It seems like a no-brainer to make reducing food waste--as individuals, communities and countries--one of our highest priorities. Globally, we humans waste up to 40 percent of our food supply. Meanwhile, our population is on target to top 9 billion by 2050, and climate change is already stressing food-producing regions around the world. And what about the millions of families, many of them hard-working wage earners, who are considered "food insecure," or without the means to put food on the table regularly? Put these facts side by side and I believe almost anyone would agree that targeting food waste makes sense.
One organization dedicated to solving the food waste problem is Re-FED, a non-profit that looks for data-driven, market-based solutions. You can find a good overview of Re-Fed's work by reading this executive summary of its Roadmap to Reduce Food Waste by 20 Percent. I was honored to play a role in a massive undertaking that culminated with the publication of three guides, or toolkits to reducing food waste, aimed at foodservice, restaurant and retail food businesses.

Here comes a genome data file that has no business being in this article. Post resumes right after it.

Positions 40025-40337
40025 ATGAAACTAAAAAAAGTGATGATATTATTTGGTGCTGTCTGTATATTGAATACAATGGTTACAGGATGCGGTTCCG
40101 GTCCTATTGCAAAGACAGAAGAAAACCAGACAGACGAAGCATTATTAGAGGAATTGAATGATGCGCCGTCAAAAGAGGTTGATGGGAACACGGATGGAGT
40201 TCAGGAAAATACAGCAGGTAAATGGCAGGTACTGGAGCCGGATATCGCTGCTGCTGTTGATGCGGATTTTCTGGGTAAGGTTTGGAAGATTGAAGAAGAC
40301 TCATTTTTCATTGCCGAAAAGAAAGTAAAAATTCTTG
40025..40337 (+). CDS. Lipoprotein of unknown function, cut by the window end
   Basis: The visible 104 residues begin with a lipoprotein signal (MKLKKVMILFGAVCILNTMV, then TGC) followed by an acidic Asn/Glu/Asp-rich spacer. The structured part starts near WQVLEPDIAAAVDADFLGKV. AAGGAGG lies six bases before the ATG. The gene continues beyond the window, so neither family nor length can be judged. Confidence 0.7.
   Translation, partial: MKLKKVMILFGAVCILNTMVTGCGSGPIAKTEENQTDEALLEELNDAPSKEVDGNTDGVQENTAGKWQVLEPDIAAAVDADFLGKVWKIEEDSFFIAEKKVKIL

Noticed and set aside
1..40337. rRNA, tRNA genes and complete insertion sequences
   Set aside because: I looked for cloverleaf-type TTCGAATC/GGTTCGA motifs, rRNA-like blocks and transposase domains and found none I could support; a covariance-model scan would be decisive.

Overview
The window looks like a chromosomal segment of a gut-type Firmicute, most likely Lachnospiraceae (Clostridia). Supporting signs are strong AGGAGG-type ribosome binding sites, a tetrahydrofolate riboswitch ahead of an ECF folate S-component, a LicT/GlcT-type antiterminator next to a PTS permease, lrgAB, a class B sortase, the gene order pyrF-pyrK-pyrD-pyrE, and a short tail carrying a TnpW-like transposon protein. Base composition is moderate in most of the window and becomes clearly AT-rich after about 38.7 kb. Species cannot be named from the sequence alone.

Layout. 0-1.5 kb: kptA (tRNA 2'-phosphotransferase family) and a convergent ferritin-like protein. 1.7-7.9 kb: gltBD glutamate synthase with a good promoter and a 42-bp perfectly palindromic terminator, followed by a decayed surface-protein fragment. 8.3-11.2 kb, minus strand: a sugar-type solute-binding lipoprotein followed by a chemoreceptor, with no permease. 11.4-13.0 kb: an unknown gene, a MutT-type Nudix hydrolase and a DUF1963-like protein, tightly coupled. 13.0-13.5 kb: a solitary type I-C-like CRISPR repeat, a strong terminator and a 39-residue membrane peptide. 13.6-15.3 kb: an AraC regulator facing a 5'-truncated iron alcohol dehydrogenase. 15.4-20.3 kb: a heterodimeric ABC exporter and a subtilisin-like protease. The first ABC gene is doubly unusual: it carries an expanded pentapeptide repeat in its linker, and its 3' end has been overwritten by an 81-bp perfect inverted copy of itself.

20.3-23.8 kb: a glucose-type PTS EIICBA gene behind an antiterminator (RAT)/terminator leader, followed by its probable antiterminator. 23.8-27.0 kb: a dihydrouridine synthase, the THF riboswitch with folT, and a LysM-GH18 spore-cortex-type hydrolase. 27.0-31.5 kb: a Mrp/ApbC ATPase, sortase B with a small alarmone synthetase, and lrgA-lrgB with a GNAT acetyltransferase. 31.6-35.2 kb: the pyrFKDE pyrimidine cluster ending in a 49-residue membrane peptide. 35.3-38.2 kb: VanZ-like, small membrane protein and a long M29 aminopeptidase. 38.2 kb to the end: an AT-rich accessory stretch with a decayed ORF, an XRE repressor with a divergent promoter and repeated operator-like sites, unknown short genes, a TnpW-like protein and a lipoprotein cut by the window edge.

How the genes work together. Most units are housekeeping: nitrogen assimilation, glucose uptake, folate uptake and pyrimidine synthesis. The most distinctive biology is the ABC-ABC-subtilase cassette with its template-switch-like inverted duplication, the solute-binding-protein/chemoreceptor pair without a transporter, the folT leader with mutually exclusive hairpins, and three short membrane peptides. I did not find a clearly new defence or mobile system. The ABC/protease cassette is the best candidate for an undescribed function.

Putting together the toolkits involved synthesizing data from more than 80 expert contributors, including the largest foodservice providers, restaurant chains and grocers in the country. As a writer who was brought in at the end of the data compiling and synthesizing process, it was fascinating to learn about the corporation-wide initiatives these stakeholders are thinking about or have already implemented, ranging from figuring out how to rescue and use "ugly" or less-than-perfect produce, to recycling cooking oil into fuel, or harnessing anaerobic digestion to fulfill energy needs. Re-fed and its partners' goal is to reduce the $218 billion of food waste (that's 63 million tons!) in the U.S. by 20% by 2020 and 50% by 2050.